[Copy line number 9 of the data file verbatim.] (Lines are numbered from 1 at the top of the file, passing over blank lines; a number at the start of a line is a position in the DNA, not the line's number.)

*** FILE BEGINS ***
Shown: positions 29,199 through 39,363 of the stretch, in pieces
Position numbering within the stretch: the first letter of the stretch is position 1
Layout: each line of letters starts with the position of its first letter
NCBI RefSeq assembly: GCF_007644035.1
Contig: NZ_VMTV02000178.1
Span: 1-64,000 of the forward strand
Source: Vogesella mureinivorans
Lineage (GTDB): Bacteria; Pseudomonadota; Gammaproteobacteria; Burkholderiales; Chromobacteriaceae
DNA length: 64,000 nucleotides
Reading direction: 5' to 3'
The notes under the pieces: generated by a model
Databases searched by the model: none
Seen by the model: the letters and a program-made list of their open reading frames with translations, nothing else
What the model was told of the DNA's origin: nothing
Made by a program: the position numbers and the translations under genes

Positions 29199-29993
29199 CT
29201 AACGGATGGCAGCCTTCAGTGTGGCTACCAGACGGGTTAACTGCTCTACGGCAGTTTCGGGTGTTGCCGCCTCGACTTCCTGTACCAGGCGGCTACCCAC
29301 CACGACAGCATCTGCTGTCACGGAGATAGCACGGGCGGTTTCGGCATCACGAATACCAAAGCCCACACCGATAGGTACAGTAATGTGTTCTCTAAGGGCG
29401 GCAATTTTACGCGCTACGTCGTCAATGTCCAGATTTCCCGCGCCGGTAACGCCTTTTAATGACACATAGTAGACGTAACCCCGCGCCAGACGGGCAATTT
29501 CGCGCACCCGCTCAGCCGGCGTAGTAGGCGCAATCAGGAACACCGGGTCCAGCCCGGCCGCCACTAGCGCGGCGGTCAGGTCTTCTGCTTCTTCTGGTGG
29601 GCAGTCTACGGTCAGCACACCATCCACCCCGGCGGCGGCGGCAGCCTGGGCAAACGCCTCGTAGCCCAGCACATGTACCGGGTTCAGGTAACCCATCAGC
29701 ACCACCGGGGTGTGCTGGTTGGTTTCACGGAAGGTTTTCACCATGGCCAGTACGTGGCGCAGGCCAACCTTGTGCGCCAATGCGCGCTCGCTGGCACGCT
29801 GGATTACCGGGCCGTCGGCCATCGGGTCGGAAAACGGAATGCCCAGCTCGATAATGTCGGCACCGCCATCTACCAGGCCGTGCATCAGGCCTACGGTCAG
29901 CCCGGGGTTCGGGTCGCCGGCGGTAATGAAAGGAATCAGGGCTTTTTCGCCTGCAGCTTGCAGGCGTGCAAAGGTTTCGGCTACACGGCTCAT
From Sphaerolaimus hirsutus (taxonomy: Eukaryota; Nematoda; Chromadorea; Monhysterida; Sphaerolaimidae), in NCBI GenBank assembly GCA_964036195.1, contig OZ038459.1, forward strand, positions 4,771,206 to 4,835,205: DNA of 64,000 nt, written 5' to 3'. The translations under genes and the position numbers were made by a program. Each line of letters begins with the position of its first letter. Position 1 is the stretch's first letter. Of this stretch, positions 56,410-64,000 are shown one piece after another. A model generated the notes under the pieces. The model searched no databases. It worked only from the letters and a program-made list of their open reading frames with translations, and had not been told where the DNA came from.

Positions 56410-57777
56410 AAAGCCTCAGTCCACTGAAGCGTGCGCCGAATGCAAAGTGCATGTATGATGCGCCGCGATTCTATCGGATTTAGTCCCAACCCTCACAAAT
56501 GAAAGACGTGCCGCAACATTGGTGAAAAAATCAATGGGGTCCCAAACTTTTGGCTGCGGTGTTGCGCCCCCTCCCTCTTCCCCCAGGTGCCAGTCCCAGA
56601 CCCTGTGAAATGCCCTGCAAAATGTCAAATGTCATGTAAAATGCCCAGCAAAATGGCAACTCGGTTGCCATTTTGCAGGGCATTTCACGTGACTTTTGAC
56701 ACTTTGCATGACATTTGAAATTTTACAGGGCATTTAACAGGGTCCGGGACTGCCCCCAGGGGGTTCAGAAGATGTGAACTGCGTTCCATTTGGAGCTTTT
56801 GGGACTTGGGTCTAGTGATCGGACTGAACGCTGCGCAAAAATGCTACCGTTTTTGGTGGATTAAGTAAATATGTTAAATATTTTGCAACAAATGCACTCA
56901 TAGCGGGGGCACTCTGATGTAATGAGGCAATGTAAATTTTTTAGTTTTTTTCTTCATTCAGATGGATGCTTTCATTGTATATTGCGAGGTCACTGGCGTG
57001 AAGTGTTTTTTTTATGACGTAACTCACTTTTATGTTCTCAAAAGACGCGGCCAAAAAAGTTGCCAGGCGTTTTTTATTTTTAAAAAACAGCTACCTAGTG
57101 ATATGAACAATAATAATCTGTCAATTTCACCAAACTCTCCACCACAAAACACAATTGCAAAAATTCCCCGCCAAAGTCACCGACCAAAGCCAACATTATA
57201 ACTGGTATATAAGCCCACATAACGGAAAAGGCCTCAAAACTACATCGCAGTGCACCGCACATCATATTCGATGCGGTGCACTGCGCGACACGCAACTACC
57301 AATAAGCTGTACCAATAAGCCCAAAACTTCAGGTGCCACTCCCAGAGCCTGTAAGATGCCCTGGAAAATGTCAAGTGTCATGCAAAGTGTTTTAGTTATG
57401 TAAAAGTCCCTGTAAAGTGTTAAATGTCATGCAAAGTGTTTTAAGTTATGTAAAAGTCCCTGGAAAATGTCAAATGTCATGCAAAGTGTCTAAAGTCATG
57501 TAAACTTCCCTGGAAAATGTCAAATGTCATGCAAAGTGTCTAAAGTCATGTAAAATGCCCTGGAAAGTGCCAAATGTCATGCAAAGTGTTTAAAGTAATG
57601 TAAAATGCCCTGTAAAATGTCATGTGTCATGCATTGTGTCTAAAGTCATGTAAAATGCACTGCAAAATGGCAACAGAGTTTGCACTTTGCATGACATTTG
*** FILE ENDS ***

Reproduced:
DNA length: 64,000 nucleotides